ZEUS Biography - Religious Figures & Icons


Biography » religious figures icons » zeus


Zeus in Greek mythology is the king of the gods, the ruler of Mount Olympus, and th
god of the sky and thunder. His symbols are the thunderbolt, eagle, bull and the 
oak. In addition to his Indo-European inheritance, the classical "cloud-gatherer" 
Zeus also derives certain iconographic traits from the cultures of the ancient   
Near East, such as the scepter. Zeus is frequently depicted by Greek artists in   
one of two poses: standing, striding forward, a thunderbolt leveled in his       
raised right hand, or seated in majesty.                                         
Zeus was the child of Cronus and Rhea, and the youngest of his siblings. In most 
traditions he was married to Hera, although at the oracle of Dodona his consort   
was Dione: according to the Iliad, he is the father of Aphrodite by Dione. He is 
known for his erotic escapades, including one pederastic relationship with       
Ganymede. These resulted in many famous offspring, including Athena, Apollo and   
Artemis, Hermes, Persephone (by Demeter), Dionysus, Perseus, Heracles, Helen,     
Minos, and the Muses (by Mnemosyne); by Hera he is usually said to have fathered 
Ares, Hebe and Hephaestus.                                                       
His Roman counterpart was Jupiter, and his Etruscan counterpart was Tinia.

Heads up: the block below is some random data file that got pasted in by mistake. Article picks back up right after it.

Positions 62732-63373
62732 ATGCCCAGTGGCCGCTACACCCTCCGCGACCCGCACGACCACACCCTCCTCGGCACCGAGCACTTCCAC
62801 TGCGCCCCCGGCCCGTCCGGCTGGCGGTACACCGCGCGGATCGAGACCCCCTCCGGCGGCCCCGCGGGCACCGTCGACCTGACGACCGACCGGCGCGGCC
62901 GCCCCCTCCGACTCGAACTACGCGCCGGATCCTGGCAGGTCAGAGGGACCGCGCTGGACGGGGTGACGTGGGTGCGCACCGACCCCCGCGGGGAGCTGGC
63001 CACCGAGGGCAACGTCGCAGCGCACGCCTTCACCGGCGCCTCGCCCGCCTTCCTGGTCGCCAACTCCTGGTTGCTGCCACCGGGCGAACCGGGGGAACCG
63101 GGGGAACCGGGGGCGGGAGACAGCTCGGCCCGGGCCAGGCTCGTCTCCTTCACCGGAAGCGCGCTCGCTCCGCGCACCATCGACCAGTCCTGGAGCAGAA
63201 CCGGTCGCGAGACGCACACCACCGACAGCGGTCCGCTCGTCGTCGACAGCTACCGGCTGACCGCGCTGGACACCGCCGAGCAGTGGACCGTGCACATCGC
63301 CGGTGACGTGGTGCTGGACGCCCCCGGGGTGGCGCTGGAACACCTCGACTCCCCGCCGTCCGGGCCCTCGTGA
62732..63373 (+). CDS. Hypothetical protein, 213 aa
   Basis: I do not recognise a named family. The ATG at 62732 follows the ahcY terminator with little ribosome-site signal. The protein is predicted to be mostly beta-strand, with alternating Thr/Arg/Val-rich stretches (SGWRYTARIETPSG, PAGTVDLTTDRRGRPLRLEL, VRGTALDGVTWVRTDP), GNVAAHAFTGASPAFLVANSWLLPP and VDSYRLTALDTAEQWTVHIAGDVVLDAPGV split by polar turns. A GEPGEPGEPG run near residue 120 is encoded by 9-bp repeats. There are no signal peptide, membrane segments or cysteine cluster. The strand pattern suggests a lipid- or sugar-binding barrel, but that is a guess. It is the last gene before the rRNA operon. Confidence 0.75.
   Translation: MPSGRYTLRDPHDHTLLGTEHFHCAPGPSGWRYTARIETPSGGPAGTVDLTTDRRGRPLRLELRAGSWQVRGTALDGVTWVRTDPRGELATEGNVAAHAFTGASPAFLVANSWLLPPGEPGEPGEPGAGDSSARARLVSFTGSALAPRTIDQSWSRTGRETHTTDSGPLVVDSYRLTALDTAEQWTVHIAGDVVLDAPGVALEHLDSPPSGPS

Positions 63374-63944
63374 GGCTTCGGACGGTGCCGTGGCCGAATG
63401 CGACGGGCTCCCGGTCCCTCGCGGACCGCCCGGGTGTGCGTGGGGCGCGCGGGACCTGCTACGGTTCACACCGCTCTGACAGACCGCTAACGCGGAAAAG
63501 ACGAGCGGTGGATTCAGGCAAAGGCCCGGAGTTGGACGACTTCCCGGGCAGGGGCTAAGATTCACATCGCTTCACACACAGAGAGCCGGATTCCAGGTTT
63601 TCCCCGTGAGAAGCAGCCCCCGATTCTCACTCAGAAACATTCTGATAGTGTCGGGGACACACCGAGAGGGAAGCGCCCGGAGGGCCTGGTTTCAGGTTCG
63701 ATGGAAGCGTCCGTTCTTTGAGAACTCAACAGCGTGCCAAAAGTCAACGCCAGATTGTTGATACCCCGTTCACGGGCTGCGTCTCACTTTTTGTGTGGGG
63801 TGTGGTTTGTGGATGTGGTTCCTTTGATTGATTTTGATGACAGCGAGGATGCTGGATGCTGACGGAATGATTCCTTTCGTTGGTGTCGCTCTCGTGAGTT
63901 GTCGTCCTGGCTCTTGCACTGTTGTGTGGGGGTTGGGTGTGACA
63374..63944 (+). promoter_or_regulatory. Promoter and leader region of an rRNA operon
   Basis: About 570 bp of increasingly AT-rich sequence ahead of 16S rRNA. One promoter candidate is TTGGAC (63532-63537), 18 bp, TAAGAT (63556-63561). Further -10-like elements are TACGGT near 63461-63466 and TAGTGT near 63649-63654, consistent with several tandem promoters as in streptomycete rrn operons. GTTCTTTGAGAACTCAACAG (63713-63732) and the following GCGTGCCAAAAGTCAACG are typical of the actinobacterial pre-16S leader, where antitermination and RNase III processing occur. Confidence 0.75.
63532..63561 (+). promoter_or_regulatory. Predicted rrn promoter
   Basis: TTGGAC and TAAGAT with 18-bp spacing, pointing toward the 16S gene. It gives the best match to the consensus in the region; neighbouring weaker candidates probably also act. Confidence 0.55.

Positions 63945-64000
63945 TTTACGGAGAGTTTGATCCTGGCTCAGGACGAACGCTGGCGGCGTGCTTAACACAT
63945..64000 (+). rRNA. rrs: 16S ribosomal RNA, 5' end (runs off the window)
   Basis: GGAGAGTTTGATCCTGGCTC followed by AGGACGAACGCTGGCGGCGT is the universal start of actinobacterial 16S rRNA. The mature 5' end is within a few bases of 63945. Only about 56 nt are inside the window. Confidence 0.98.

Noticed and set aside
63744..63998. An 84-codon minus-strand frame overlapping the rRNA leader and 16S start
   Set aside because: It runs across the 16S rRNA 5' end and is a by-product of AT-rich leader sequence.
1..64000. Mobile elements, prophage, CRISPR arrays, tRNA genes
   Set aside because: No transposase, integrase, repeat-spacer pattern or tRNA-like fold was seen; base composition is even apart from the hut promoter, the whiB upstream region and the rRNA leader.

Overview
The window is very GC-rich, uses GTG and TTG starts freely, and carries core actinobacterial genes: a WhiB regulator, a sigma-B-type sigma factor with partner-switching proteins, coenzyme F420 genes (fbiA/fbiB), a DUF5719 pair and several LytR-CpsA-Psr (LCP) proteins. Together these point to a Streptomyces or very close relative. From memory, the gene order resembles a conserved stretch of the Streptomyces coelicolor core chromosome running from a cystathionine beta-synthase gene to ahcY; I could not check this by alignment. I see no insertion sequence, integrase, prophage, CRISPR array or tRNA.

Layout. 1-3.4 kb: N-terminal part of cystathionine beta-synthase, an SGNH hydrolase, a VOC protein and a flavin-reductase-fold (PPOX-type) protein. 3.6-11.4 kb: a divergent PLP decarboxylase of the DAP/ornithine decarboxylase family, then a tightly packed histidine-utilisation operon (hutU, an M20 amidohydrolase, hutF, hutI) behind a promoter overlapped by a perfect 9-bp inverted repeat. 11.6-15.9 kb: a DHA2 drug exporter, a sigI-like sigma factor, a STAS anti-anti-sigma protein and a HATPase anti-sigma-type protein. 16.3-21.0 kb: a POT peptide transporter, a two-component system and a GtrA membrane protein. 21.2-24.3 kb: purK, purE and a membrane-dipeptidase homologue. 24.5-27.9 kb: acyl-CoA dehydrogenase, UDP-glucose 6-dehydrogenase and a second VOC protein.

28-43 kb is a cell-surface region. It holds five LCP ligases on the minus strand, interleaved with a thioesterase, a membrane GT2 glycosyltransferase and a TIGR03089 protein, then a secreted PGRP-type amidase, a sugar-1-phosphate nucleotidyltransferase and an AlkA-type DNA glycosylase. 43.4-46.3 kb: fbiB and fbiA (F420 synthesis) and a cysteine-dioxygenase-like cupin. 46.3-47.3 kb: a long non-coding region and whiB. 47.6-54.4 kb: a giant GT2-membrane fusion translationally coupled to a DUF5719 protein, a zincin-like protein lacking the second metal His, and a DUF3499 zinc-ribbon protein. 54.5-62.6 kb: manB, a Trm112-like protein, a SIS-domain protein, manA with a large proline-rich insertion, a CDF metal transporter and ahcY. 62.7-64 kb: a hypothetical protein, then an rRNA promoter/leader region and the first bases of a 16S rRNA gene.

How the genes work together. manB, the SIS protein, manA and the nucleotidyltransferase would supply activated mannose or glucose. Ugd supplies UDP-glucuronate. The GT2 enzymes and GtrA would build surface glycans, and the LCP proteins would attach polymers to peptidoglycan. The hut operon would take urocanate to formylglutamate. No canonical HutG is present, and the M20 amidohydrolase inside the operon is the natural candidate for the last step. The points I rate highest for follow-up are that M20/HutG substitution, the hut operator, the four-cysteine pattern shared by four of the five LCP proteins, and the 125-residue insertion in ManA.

The major center where all Greeks converged to pay honor to their chief god was   
Olympia. Their quadrennial festival featured the famous Games. There was also an 
altar to Zeus made not of stone, but of ash, from the accumulated remains of     
many centuries' worth of animals sacrificed there.                               
Outside of the major inter-polis sanctuaries, there were no modes of worshipping 
Zeus precisely shared across the Greek world. Most of the titles listed below,   
for instance, could be found at any number of Greek temples from Asia Minor to   
Sicily. Certain modes of ritual were held in common as well: sacrificing a white 
animal over a raised altar, for instance.                                         
Colossal seated Marnas from Gaza portrayed in the style of Zeus. Marnas was       
the chief divinity of Gaza. Roman period Istanbul Archaeology Museum)